Mallya also suggested through his tweets that he was ready to negotiate and settle with the banks.

In March 2016, Mallya had offered to settle Rs4,000 crore of the loans with the banks, but the proposal was rejected. The consortium of banks demanded that Mallya return to the country for negotiations, and also declare all the assets he and his family own in order to determine the fair value for a settlement. But Mallya hasn’t done anything of the sort as yet.

Blame game

Absolving himself of any blame for his company’s failures seems to be a favourite strategy of Mallya’s. Since absconding to the UK last March, he has accused everyone from the banks and the media to even the government itself of spreading lies and plotting against him. Kingfisher Airlines shut down in 2012 after years of poor management and heavy borrowing but Mallya had blamed macro-economic factors and government policies for the failure.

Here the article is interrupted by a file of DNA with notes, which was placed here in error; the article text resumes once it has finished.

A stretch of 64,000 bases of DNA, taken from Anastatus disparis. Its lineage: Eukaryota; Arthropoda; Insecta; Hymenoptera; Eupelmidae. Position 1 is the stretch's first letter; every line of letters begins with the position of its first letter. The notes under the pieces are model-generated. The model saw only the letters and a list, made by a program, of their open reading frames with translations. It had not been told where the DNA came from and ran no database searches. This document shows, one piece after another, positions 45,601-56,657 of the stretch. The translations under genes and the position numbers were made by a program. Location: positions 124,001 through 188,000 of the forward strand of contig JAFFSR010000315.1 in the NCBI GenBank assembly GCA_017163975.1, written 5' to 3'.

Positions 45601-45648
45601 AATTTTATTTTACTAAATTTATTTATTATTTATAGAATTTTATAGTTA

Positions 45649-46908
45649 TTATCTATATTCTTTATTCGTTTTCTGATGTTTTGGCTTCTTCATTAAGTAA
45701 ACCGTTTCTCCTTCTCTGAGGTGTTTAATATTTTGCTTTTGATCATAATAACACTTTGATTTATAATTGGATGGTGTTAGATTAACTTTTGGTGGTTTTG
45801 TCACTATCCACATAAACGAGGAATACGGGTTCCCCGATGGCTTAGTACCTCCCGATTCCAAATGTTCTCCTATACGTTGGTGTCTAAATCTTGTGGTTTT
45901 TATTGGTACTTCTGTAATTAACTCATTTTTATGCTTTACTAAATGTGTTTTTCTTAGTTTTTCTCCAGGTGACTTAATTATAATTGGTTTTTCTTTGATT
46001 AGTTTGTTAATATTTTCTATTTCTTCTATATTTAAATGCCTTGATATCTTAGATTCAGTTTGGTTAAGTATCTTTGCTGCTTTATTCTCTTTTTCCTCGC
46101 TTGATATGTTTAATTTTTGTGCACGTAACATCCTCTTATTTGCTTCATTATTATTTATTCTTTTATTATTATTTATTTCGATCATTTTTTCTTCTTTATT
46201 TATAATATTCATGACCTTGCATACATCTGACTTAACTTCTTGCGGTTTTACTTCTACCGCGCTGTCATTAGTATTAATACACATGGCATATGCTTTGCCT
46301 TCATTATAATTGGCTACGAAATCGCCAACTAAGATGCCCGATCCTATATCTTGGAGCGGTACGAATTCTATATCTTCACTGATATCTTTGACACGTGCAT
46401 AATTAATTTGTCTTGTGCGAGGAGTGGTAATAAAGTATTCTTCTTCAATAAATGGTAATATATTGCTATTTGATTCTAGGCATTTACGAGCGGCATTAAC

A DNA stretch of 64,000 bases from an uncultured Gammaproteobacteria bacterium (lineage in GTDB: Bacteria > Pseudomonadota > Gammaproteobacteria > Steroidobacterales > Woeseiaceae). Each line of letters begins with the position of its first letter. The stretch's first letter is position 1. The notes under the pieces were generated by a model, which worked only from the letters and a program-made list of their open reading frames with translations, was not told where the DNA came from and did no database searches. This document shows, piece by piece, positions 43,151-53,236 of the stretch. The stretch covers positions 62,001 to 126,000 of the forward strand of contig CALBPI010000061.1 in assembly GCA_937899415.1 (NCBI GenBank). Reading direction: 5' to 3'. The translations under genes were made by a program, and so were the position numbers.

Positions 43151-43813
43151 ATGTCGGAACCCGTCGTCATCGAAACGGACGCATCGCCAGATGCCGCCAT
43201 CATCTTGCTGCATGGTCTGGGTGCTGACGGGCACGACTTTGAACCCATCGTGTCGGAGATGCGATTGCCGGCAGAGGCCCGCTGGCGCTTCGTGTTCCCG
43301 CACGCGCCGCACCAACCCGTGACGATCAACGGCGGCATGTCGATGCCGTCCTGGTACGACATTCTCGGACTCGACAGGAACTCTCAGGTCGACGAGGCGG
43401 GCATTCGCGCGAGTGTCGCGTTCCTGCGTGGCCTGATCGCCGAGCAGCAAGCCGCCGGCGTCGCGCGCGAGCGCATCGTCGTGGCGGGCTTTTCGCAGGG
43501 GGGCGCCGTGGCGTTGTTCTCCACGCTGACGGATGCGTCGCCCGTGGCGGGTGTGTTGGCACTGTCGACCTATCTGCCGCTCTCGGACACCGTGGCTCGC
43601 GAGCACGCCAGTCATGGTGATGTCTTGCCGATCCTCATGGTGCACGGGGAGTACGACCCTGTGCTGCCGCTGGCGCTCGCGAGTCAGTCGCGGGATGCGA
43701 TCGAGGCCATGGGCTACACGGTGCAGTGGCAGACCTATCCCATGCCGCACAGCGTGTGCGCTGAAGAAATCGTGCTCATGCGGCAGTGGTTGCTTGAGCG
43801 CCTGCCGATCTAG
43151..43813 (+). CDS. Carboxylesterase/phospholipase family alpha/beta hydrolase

Now, banks are starting their own recovery process, seizing his properties back home and auctioning them off. But it hasn’t been easy to make up for the loss. The Kingfisher Villa in Goa, for instance, was auctioned for the third time on March 06 but it failed to attract any bids.

Meanwhile, the Indian government has been striking back, too, with sharp words against Mallya’s decision to reside in the UK.

India’s finance minister Arun Jaitley quipped that the British government’s policies were “liberal enough to permit defaulters to stay here” during a visit to the UK last month.

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